Hiking Tiger Leaping Gorge

During the few weeks I’ve been in China, I’ve gone on a couple great treks. My first one was through the beautiful lush rice terraces of Longsheng outside Guilin, and the other was the Tiger Leaping Gorge trek in the Yunnan province, a three hour bus ride outside of Lijiang. The Tiger Leaping Gorge trek is one of the most popular treks in China. Whenever anything is “popular” in China, there are usually hordes of camera-clutching, flag-waving Chinese tourists which usually puts me off. I find it slightly distracts from the beauty and remoteness of it.

Not the Tiger Leaping Gorge Trek. Lucky for me, the Chinese typically aren’t avid hikers. There were literally no other trekkers we came across, other than one group of Japanese tourists, a few locals and the occasional horse. Other than that, it was desolate. I had been warned about the dangers of this hike. There are steep cliffs and precarious waterfall crossings which can be quite dangerous, particularly after a rain. Each year, several tourists who aren’t paying attention fall to their death into the gorge. I had also heard of cases of foreigners being attacked or mugged, so for this reason I didn’t want to do it alone.

I was banking on the idea that I would meet people on the bus ride over to the beginning of the trek, and that panned out wonderfully. I ended up meeting a great group of intrepid souls from all over the world, and we all got on really well. Our group included a Belgian, an Israeli, a South Korean, two Spaniards, two Brits, an Indian, and another American. The ten of us took on the gorge together, splintering off through the trek but catching up with each other during rest breaks.

I like to play it tough (I am tough), but I can’t lie, this trek was strenuous! The first day was a 7 hour hike including breaks, but mostly all uphill. A couple of these hours were straight up hill. As in, straight up hill. The physical exertion, along with the high altitude, made it a a challenge. We all had to stop every now again to catch our breath and re-gain sensation in our legs. But the scenery and views were incredible.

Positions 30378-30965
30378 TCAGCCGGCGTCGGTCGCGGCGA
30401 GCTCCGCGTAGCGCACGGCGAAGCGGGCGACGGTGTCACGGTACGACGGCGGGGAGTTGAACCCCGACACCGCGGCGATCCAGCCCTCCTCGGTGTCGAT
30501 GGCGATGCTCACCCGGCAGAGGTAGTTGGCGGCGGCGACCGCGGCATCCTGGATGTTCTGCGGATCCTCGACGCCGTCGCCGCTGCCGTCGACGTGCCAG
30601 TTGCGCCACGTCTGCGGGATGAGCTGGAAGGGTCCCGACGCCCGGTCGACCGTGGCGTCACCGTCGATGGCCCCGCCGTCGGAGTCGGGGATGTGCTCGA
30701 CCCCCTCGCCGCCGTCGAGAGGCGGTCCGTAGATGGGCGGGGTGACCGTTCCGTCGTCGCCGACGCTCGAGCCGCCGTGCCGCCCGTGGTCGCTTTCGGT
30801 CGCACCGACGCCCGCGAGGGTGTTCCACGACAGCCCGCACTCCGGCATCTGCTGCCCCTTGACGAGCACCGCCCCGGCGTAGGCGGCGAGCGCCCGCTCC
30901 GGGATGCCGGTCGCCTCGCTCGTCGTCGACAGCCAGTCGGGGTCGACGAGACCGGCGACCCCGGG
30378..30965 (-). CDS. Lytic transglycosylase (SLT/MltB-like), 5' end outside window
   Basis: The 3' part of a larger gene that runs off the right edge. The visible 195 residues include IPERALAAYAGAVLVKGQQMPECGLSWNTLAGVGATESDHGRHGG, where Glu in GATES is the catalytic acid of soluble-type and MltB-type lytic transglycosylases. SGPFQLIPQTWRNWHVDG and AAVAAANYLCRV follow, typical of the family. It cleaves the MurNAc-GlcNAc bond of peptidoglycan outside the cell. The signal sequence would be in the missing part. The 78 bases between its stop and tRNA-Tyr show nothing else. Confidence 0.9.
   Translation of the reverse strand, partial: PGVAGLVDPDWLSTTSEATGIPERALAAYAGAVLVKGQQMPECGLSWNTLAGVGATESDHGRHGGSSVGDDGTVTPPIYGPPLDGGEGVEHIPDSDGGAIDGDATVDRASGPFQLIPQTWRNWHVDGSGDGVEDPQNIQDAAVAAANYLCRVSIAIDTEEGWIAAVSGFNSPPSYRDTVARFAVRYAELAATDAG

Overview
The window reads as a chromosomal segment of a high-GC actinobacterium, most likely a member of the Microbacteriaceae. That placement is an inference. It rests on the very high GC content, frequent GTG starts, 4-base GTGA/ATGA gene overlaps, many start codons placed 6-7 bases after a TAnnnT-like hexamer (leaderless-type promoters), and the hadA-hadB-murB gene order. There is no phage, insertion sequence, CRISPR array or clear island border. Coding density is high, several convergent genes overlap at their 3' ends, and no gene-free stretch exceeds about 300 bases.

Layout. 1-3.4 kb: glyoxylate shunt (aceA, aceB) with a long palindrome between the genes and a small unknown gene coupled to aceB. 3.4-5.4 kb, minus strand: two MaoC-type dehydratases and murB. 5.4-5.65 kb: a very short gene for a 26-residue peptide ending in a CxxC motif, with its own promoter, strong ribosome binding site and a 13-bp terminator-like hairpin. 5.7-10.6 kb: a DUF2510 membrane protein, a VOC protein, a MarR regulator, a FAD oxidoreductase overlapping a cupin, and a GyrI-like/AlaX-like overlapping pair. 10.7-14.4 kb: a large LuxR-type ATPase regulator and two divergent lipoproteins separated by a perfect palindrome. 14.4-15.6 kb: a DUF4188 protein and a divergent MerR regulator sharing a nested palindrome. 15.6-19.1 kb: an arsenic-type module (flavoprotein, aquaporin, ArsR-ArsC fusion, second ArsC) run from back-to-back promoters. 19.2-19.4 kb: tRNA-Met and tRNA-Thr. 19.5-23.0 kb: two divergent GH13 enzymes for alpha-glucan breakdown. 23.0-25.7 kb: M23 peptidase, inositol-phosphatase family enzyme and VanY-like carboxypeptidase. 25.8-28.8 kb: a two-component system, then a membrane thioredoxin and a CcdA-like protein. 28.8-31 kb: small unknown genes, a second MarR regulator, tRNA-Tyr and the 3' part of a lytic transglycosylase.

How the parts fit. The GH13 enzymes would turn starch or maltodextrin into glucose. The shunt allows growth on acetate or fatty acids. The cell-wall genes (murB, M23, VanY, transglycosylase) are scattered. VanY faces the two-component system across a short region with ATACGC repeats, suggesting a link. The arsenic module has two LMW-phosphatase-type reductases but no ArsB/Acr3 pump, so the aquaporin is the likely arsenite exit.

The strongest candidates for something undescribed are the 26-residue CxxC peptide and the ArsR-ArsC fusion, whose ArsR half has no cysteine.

Considering its popularity, I was surprised at how non-touristy this trek was. The only signs on where to go were spray painted on stones, which could easily be overlooked. Only every several hours would we come across a local woman perched on a cliff, selling water, apples, and marijuana. Really. Each woman had a basket of weed for sale, a dollar for about an eighth. I don’t smoke, but I thought fondly of my loved ones back home who would go ape shit for this. Each woman strategically placed herself at a scenic view, and screamed at us that if we wanted to take a picture we must pay her. I pretended I didn’t understand Chinese, which in actuality wasn’t much of a stretch, but I knew what she was getting at. I played dumb and walked a few meters away to snap a photo as she grew furious and yelled louder. She clearly wasn’t smoking her own grass. And if she was, Chinese weed is shit.

By the time we reached the lodge we were to camp out at for the night, The Halfway House, I was completely knackered. The group and I sat around a wooden table, played some cards, had some laughs, stuffed our faces with some tasty dishes, and called it a night. I didn’t sleep well. I battled mosquitos most of the night, and woke up each time anyone walked around, as the entire lodge shook as if there was an earthquake. (Which, looking back on this now is ironic, because there was in fact a 5.1 earthquake nearby the following morning at 5:00 a.m. We didn’t feel it, but another 5.9 earthquake hit the following day that shut down this trek due to danger concerns with landslides).

The next morning we ate some breakfast of sweet honey Naxi bread (delicious!) and tea, packed our small bags and carried on. We continued on for a few more hours until we reached the bottom where we could catch the bus back to Lijiang. The group and I sat around and shared another meal and sipped on green tea. They were all off to Shangri-La, and I was headed back to Lijiang for another night. But alas, it was not the end, as it usually never is. My plan was to head to Shangri-La the following day, so I bid them farewell and told them I would see them on the Tibetan side.

For anyone who mysteriously finds themselves in the Yunnan province in China, and wants to do a short, challenging, beautiful hike, the Tiger Leaping Gorge is your guy. Although the views are magnificent, there are jutting cliffs and sudden drops, so make sure you wear your hiking boots, pay attention, and pass on the grass!











  • Wow – that sounds really challenging! Great story and loved the pictures, so glad you met a good group to hike with – sounds as if hiking alone there just isn’t a good idea. Thanks Em.

  • Heard about this place from my nephew and his wife who visited this area when living in Kunming – just stunning. They also found it amazing. I don’t think I could handle the heights/sheer drops! Well done for surviving the hike without injury Emily!

  • Oh this is great, a place in China with out mops of Chinese tourists and such amazing views. I love dramtic vistas, and hikes at teh edge of a cliff. My bucket list has just gotten longer 🙂

  • can’t wait to do this in a couple of days! really hoping I’ll meet other trekkers along the way or on the bus ride, not sure if I’ll be confident enough to do it alone. do you think it’s doable alone tho? 😐

    • Hi there! You should surely meet they Trekkers along the way- either on the bus ride or on the trail. But yes, just in case, you should be fine doing it alone. Just stay focused 🙂 have fun!

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